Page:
Shemel, Sidney and M. William Krasilovsky This Business of Music (New York, NY: Billboard Publications, Inc., 1991) $22.95

I never did muster up the stamina to read this book cover to cover but I refer to it regularly when I have specific questions. It's kind of like the encyclopedia - you absorb it in bite-size pieces as you are ready to do so.

Weissman, Dick The Music Business: Career Opportunities and Self-Defense (New York, NY: Crown Books, 1990) $10.95

This is an update of a book originally published in 1979, covering virtually every occupation in the music business. Since we are only talking 264 pages here, obviously it does not do so in any great depth but it is a wonderful overview of all the various players in the wonderful world of music.

Wilson, Lee Making It In the Music Business (New York, NY: Plume, 1995) $12.95

This lady really knows her way around Nashville and the legal aspects of the music industry. She raises issues that you likely haven't even thought about (and you need to) and provides some solutions in a clear and interesting style. More than worth the price of admission.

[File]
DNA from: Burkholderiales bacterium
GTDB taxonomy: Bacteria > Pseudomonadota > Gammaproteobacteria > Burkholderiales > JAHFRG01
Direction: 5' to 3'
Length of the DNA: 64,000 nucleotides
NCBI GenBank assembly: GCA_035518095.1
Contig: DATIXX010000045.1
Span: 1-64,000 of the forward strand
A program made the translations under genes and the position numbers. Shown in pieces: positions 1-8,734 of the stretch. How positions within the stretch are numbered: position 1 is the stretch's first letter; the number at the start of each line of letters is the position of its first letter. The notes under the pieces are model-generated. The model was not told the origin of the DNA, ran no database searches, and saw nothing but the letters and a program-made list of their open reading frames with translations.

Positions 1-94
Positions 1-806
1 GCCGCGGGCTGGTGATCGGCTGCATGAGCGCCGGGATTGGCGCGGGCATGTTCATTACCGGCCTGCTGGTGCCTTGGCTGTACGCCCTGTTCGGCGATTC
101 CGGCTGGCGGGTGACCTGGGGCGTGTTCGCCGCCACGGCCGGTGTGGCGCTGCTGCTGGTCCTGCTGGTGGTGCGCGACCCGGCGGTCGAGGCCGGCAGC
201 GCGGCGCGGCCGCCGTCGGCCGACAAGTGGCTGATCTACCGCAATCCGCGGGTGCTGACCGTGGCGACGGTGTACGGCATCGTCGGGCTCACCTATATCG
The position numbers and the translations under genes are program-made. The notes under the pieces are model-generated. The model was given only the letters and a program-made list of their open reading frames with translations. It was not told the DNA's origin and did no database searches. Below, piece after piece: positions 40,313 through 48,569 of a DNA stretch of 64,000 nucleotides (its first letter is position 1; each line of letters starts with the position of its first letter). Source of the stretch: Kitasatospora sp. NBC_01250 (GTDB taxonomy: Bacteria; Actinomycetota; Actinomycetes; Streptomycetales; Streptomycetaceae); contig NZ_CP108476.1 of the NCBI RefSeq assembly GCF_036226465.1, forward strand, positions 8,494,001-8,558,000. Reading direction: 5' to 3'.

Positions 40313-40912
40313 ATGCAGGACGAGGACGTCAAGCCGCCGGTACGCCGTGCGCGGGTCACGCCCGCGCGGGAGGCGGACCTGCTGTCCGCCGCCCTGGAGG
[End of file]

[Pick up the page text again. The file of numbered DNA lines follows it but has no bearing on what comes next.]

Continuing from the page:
Cohen, Herb You Can Negotiate Anything (Secacus, NJ: Lyle Stuart Inc, 1980)

A very readable, common-sense approach to the art of negotiation. If I could only have one book in this category, this would probably be the one.

Hyde, Lewis The Gift: Imagination and the Erotic Life of Property (New York, NY: Random House, 1979)

To say that this is quite different from anything else in this category is under-stating things somewhat. This book was recommended to me by Bob Franke during a discussion on balancing the creative side of your craft with the need to market it. This philosophical discussion of the relationship between art and the world of commerce is not an easy read but presents a myriad of fascinating concepts to ponder.

Matthews, Douglas Sue The B*st*rds (New York, NY: Arbor House Publishing Company, 1973)

Addresses that question that inevitably eventually arises in the music world, "Is it worth going to Small Claims Court over this?". This book does a fine job of both answering that question and also helping you focus your energy on either getting something done or getting on with your life.

Peters, Tom The Pursuit of WOW! (New York, NY: Vintage Books, 1994)